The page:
You hear it every day on the news. The debt ceiling. The national debt. The national deficit. Balancing the budget. Bill Clinton is still praised for having a budget surplus during his presidency. These terms are used so frequently and nonchalantly in the media that the average person may begin to think that they are interchangeable. In fact, each one is a completely different topic unto itself, and understanding what each one means can educate you against believing that they are actively trying to do anything about it. So, without further ado, Common Sense Conspiracy presents a common man’s assessment of these terms.
- Debt ceiling — Before August of 2011, this term wasn’t tossed around much, but suddenly it was one of the biggest stories of the year. In the reporting of the debate in Congress on whether to raise the debt ceiling, the throwing around of all these terms was so prolific that you couldn’t hardly keep up with it with tally marks. And yet, so many Americans are unaware of what it means. Even more disturbing is that many Americans think that when the Republicans and Democrats finally agreed to raise the debt ceiling “temporarily,” that this meant something had been resolved. The reality is that the term debt ceiling is a pretty-sounding, professional word for “credit limit.” That’s right, just like the limit on your Visa card. The United States’ debt ceiling is a credit limit, the highest amount of money it can borrow legally. However, unlike your Visa card, this was not set by a bank or the party loaning the money. The debt ceiling was set by the government itself. Meaning, the United States sat down and decided at what point what was the highest amount of debt that could be amassed. At that point, the faucet is supposed to be turned off and no more money can be borrowed. However, when the debt ceiling was actually in danger of being reached, there was little else to do but to reconsider and open the debt floodgates again. That got us through the remainder of 2011. Now, President Obama is already asking to up it some more for the first quarter of 2012, demonstrating that nothing has changed except the amount we are borrowing goes up, up, and up.
- National debt — The national debt is another term that gets lots of play in the media. The national debt is fairly simple…this is the amount that the United States owes to multiple parties at any given moment. The national debt is just like when you sit down and figure how much in the red you are at the end of the day. It’s the amount of debt you are carrying when all factors are included.
- National deficit — A lot of people confuse the national deficit with the national debt. While they are very related, they are two very different things. When you balance your checkbook, you reconcile everything and hopefully have some funds left over when you get done. If you are the United States government, this hasn’t happened since 2001. President Bill Clinton famously balanced the budget, creating a surplus from 1998 to 2001, leaving office with the surplus intact. The national deficit is the difference between how much the government spent and how much it took in, mainly through taxes paid by citizens. If this is a positive number, we have a surplus, and if it is negative, we have a, you guessed it deficit. It is a deficit so commonly that the term national deficit is used to represent it, assuming that it will be a negative number most of the time. Since 1940, there have only been 12 years where there was a surplus, which is why you don’t hear the term national surplus tossed around very often.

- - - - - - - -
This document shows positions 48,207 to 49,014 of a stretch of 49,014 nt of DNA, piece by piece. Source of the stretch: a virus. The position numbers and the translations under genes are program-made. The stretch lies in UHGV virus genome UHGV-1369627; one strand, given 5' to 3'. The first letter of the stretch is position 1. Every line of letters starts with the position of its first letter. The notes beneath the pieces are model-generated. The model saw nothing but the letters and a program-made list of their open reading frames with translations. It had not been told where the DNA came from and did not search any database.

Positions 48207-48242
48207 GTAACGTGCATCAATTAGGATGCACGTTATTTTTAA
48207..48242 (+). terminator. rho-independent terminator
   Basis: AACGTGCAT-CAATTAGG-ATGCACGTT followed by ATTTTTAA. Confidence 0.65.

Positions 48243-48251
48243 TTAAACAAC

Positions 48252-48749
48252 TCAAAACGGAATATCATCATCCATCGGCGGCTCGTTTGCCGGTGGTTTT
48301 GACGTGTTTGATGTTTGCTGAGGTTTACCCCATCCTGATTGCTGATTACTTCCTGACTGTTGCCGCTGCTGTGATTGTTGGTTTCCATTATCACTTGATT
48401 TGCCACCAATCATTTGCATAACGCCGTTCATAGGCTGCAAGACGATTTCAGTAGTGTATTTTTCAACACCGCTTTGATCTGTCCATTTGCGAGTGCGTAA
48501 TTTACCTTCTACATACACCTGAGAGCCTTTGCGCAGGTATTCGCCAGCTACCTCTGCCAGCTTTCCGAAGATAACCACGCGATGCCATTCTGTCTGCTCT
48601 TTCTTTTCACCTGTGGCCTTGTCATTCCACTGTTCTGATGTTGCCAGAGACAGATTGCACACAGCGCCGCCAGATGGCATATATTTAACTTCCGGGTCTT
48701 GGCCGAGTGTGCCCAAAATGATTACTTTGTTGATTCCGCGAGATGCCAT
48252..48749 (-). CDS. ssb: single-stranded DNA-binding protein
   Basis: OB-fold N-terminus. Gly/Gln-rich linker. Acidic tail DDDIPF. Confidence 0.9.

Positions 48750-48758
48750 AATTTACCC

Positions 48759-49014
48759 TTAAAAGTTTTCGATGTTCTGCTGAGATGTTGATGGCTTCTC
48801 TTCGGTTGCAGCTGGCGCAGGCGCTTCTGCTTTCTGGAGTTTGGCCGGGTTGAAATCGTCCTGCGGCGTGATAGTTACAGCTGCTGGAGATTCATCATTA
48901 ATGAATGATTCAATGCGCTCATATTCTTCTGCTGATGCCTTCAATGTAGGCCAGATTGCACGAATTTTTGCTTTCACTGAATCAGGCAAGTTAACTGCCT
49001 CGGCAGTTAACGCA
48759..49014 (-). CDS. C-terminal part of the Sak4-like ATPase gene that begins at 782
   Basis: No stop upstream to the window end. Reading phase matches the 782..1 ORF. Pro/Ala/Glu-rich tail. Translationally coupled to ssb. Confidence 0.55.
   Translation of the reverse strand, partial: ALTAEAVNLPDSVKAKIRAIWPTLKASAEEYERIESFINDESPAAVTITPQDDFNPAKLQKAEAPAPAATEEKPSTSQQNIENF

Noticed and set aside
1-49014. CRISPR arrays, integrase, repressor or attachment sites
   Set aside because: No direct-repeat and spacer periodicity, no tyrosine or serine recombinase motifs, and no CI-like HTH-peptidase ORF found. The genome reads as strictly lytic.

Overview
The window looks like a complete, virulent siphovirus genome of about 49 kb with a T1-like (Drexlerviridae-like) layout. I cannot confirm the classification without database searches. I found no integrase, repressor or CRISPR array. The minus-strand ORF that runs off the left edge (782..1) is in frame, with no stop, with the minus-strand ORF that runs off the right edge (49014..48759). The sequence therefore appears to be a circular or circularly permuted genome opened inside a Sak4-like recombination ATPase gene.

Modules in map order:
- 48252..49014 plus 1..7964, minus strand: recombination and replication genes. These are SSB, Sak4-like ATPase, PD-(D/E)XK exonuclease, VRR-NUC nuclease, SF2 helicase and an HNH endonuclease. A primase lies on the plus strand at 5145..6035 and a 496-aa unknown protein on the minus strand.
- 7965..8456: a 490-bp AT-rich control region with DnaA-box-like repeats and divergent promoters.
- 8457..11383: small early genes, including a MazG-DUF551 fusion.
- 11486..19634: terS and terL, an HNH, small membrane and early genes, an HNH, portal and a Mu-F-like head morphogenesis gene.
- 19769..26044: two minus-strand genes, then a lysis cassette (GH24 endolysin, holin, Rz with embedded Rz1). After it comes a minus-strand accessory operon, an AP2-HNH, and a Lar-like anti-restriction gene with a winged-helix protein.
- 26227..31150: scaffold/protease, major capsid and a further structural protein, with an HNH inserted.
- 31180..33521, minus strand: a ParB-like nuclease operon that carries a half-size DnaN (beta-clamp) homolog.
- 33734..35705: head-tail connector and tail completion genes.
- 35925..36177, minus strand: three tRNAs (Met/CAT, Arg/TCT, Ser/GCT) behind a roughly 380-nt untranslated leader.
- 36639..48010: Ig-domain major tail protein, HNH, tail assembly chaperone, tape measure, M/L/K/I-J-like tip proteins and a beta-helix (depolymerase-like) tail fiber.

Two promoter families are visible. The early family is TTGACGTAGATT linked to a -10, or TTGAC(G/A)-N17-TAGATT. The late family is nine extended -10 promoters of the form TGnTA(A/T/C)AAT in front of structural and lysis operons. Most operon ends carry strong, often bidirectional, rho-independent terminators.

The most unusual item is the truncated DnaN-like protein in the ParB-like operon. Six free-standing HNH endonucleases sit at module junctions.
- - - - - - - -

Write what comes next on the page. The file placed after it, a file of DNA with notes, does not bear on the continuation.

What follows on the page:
- Balancing the budget — Politicians love this term. Balancing the budget is a frequent campaign item, encouraging people that this somehow fixes all our problems. Democrats frequently refer back to President Clinton’s achievement with pride. Balancing the budget is simply making sure that the amount spent by the government does not exceed the funds available, resulting in a surplus. Bill Clinton did do a great thing by making sure the budget was on the positive side during his term, but in our next article, we will look at how much of a surplus was created and how insignificant it is in the grand scheme of the national debt.
Hopefully this can help illustrate the different terms that the media uses constantly in its attempts to misinform the public. They report about one or the other, but never do you hear anyone really examine what it all means and how the pieces of the puzzle work together.